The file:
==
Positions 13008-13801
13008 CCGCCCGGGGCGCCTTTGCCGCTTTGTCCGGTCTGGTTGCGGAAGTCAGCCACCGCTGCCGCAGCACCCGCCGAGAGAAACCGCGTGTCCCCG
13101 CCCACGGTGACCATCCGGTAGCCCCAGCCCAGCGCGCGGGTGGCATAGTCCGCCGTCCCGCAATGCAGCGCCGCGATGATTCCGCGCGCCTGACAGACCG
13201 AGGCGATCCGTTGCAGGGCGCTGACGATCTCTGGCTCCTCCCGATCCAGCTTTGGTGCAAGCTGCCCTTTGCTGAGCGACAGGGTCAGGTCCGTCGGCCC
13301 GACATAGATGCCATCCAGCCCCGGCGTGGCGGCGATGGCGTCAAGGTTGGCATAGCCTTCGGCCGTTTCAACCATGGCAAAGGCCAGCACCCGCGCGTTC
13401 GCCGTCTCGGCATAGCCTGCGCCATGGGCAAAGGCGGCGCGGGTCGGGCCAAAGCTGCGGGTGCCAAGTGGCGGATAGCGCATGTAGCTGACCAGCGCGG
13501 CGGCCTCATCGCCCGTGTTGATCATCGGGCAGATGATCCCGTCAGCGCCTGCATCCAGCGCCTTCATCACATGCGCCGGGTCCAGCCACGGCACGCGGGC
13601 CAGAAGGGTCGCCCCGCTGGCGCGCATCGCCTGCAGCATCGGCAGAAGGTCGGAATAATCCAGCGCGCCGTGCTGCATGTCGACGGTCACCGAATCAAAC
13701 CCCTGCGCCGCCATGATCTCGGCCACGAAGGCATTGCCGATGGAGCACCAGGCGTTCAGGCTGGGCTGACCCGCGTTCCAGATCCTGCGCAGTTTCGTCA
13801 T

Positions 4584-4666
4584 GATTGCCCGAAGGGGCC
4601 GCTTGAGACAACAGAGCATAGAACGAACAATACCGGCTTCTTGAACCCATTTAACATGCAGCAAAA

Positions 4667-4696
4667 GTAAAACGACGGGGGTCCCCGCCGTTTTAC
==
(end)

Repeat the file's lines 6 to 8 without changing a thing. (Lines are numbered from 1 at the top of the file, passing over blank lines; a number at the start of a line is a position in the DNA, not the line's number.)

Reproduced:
13401 GCCGTCTCGGCATAGCCTGCGCCATGGGCAAAGGCGGCGCGGGTCGGGCCAAAGCTGCGGGTGCCAAGTGGCGGATAGCGCATGTAGCTGACCAGCGCGG
13501 CGGCCTCATCGCCCGTGTTGATCATCGGGCAGATGATCCCGTCAGCGCCTGCATCCAGCGCCTTCATCACATGCGCCGGGTCCAGCCACGGCACGCGGGC
13601 CAGAAGGGTCGCCCCGCTGGCGCGCATCGCCTGCAGCATCGGCAGAAGGTCGGAATAATCCAGCGCGCCGTGCTGCATGTCGACGGTCACCGAATCAAAC